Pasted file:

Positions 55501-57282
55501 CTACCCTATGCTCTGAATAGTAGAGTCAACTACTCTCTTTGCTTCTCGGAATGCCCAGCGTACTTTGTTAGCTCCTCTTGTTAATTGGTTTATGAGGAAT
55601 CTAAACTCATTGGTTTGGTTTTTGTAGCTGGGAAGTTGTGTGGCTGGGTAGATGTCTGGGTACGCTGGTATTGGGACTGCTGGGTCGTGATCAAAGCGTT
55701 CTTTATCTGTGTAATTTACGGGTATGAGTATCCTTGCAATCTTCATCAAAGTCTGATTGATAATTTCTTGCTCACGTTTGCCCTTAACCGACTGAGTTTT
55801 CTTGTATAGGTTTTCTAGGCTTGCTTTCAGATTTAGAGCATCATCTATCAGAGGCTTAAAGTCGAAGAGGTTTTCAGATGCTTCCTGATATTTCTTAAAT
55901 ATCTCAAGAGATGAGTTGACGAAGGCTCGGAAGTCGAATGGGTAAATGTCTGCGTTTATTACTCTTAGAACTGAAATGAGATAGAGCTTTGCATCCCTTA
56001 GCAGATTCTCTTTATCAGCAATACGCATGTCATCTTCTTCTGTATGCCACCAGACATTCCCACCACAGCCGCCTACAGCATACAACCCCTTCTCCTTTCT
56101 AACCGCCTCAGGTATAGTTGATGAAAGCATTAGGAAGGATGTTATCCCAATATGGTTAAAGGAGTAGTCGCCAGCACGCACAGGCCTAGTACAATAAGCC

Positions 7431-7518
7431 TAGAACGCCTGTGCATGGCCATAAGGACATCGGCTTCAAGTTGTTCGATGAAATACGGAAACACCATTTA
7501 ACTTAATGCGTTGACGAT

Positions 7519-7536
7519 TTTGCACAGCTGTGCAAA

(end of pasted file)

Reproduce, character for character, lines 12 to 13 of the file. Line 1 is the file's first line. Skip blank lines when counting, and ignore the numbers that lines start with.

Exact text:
Positions 7519-7536
7519 TTTGCACAGCTGTGCAAA